Allies ramp up bombing in ‘brutal’ Mosul battle
IRAQ: The US-led coalition has intensified the battle for Mosul even as it admits that its bombs probably killed more than 130 civilians in a single airstrike two weeks ago.
Warplanes have increased the number of sorties by 14 per cent this month, with an average of 500 bombs being dropped on west Mosul each week, but Iraqi forces are still encountering fierce resistance on the ground.
A US commander has revealed that 774 Iraqi troops have lost their lives in Mosul so far; 490 in the eastern half of the city and 284 in the continuing battle for west Mosul. At least 4600 have been injured. The US yesterday began a formal inquiry into what caused the worst loss of civilian life at the hands of western forces since the start of operations in Iraq.
The inquiry was announced in Washington by General Joseph Votel, head of US Central Command. He said it would look into all the circumstances in which a coalition airstrike is believed to have been ordered on a row of houses in west Mosul on March 17, killing about 137 people.
Details of casualties not previously released among Iraqi troops paint a gloomy picture of an offensive that has become bogged down in the winding streets of Mosul’s old city, with civilians paying the price of any attempt to accelerate the advance.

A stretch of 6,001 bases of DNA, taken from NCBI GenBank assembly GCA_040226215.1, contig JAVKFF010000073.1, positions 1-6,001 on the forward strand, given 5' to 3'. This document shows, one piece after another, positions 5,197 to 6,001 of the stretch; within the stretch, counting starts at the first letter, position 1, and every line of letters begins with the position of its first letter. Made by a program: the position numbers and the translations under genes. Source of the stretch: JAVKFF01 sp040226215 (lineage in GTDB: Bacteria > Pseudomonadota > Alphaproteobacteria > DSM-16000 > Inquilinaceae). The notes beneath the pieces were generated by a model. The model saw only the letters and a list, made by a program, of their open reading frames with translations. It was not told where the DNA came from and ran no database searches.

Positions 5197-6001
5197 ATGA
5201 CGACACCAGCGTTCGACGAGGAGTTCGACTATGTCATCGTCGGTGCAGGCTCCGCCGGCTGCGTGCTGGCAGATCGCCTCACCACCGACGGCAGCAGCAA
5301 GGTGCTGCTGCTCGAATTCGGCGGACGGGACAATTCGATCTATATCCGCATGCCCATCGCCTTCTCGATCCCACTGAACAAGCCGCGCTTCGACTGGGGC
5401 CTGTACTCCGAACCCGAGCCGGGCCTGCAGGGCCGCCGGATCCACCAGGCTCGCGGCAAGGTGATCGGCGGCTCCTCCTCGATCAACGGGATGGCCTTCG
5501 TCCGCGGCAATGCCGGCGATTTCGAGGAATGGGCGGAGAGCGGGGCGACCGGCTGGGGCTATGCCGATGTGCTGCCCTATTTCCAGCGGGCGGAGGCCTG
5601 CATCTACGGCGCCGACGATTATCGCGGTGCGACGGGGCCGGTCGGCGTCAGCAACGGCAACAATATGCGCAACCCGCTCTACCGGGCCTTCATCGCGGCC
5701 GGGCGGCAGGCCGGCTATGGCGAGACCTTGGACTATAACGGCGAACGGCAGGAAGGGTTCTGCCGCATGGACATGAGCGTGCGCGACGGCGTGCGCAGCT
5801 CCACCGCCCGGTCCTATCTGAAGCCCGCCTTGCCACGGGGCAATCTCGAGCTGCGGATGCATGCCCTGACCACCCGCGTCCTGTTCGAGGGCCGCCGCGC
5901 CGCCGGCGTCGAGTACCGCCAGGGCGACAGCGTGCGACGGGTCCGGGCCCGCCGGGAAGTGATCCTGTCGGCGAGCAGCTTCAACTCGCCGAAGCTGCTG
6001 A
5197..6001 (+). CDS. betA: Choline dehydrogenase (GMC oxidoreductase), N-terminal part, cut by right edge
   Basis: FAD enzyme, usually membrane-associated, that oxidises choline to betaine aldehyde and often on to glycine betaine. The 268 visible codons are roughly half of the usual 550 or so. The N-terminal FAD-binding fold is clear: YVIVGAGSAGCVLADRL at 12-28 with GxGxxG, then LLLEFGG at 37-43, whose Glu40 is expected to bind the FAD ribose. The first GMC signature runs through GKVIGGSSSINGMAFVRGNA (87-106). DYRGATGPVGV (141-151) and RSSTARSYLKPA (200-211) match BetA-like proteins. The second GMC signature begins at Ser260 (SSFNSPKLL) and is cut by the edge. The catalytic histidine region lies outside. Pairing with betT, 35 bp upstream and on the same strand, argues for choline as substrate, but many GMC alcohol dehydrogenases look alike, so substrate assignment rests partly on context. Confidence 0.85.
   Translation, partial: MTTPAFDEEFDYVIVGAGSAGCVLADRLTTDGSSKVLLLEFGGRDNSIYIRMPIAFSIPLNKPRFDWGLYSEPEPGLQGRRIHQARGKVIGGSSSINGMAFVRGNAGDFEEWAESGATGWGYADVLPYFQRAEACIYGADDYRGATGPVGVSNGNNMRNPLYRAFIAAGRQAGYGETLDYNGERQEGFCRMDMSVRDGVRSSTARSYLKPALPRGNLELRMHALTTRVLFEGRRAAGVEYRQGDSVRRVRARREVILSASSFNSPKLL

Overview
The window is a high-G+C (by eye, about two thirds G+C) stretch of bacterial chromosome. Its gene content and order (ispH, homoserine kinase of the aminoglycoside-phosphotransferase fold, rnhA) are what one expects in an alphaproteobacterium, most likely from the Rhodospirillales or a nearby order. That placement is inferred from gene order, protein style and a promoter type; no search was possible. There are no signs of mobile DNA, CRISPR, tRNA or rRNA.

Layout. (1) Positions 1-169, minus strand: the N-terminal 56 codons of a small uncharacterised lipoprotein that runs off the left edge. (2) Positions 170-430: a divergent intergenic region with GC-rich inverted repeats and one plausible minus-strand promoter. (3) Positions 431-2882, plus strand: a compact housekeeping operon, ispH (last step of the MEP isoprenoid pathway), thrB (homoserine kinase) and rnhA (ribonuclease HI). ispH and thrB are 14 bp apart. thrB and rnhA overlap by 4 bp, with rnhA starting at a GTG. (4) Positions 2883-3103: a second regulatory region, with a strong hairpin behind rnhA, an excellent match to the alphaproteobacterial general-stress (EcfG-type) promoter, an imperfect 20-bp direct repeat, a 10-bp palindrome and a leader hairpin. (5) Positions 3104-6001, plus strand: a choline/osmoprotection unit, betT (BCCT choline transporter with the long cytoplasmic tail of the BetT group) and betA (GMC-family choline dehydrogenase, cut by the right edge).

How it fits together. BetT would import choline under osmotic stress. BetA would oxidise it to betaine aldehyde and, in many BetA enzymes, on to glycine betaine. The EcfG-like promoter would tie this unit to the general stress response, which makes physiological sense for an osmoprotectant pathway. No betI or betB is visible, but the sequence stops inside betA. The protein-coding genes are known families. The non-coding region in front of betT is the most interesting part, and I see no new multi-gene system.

In a briefing to journalists at the Pentagon on Wednesday evening Lieutenant- General Stephen Townsend, overall leader of the coalition fight against Isis, said: ‘‘It is the toughest and most brutal close-quarters combat that I have experienced in my 34 years of service.’’ He has previously commanded troops in Afghanistan and Iraq.
The fighting is centred on the Old City surrounding the al-Nuri mosque, where Abu Bakr alBaghdadi, the Isis leader, proclaimed his caliphate nearly three years ago.
Thousands of Mosul residents have fled from the areas held by the jihadists but tens of thousands more are trapped in their homes, surrounded by the fighting and with no defence against the shelling and airstrikes from above.
Coalition helicopters circling west Mosul strafed Isis positions beyond the city’s main train station yesterday, Reuters reporters said. Heavy, sustained gunfire could be heard from the Old City area, where Isis fighters were hiding among residents and using the alleyways, traditional family homes and snaking narrow roads to their advantage, fleeing residents said.
The circumstances surrounding the airstrike on March 17 are hotly disputed, although witness and survivor accounts suggest that Isis fighters were near or even on top of the row of houses when they was hit. They allege that Iraqi ‘‘spotters’’ called in strikes even though they were aware that civilians were sheltering in the basement. - The Times